Tag Archives: Cancun

Band playing traditional music in Old Havana

CUBA: Endangered species?

People and skyline of La Habana, Cuba, at sunset

If you want to experience this Caribbean island and its culture while both are still authentic, don’t wait for Washington to drop its anachronistic embargo. Go now.

After 54 years, a US embargo designed in part to discourage Americans from traveling to Cuba still clings to life, defiant in the face of logic, failure and common sense.

Still, it seems inevitable that this foreign-policy T-Rex will go the way of all dinosaurs. And when it does, Americans will be able to visit Havana as easily as they now can visit Moscow, Beijing, Tehran or the capital of any other nation whose policies have Washington “throwing shade.”

It’s just a matter of time.

There is a school of thought, however, that says you shouldn’t wait for that. Especially if you want to see Cuba in her most authentic form.

For all our love of travel, we understand that mass-market tourism can have dramatic — and not always positive — impacts on the culture of a nation, on its atmosphere, its “vibe,” if you will.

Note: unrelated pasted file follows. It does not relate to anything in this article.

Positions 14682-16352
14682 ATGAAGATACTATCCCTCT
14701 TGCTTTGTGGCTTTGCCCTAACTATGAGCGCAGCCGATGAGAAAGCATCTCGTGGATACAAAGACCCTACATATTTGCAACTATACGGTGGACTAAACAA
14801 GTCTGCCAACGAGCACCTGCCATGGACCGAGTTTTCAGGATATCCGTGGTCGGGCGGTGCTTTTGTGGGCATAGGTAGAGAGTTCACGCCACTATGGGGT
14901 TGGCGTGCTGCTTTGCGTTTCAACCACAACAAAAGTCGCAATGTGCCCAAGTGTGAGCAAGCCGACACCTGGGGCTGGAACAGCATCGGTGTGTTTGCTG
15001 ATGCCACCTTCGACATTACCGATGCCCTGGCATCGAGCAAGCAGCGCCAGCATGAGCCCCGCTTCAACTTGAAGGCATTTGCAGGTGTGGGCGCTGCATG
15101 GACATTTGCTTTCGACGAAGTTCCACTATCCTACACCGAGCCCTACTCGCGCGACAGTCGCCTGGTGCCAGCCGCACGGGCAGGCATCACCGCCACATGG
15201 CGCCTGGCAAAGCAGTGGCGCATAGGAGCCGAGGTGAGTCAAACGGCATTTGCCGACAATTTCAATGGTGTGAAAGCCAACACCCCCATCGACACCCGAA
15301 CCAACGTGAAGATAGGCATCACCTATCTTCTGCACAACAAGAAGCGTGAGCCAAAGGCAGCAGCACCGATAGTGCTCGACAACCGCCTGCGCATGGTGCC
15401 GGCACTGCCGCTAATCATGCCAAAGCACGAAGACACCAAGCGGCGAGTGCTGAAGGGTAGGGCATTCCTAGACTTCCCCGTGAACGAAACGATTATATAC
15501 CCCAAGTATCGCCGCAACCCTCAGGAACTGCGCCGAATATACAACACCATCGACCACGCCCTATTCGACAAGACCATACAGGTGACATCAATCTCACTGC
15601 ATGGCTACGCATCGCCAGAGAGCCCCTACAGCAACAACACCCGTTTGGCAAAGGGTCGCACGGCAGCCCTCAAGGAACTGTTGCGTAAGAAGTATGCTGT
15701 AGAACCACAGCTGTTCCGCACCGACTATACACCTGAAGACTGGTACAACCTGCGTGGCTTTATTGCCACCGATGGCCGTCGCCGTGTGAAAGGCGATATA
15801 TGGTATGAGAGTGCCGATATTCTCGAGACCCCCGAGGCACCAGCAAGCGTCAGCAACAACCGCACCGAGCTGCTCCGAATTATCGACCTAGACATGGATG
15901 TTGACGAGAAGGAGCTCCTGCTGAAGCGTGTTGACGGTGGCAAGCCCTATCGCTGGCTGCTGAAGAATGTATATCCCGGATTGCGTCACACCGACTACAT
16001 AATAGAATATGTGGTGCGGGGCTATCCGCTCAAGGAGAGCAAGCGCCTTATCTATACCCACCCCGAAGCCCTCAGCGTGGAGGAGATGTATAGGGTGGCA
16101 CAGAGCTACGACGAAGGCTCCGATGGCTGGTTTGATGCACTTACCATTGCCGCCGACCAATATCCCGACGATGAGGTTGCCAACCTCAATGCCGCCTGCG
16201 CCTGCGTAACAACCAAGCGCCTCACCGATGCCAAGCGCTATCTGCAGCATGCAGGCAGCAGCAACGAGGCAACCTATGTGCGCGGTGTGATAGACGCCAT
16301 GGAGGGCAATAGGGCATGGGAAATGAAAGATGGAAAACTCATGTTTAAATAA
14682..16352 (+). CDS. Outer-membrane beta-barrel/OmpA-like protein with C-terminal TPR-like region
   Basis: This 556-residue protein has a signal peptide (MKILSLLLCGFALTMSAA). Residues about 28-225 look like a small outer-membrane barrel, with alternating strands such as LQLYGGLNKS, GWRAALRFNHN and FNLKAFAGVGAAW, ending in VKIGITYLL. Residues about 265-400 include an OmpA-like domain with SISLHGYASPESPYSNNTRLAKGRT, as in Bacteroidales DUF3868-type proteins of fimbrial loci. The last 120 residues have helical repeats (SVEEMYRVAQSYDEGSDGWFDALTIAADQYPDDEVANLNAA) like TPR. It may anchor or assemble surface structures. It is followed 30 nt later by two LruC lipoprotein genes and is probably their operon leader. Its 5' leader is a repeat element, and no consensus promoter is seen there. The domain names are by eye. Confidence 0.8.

And ultimately, on its authenticity.

There are still people in Mexico who can tell you what places like Acapulco, Mazatlan, Puerto Vallarta, Cabo San Lucas, Cancun, Huatulco or Manzanillo were like before the sprawling resorts, high-rise hotels, upscale restaurants and trendy nightspots swept over the landscape.

It’s all lovely, comfy, glitzy, sexy and fun — but is it real? This is an ongoing discussion, even argument, within the travel industry.

Mass-market tourism has an unfortunate way of turning wonderful destinations, especially the tropical locations with long coastlines, into over-sized cultural theme parks. Disneyland with booze and beach towels.

What’s worse, says this school of thought, is that as the landscape changes under the influence of mass-market tourism, so do the people. As mass-market tourism changes their world, they pour into the service jobs that tourism generates.

In many case, that means putting on a sort of cultural “show” for the masses of tourists. It all feels artificial, less a cultural experience than a mercenary exercise.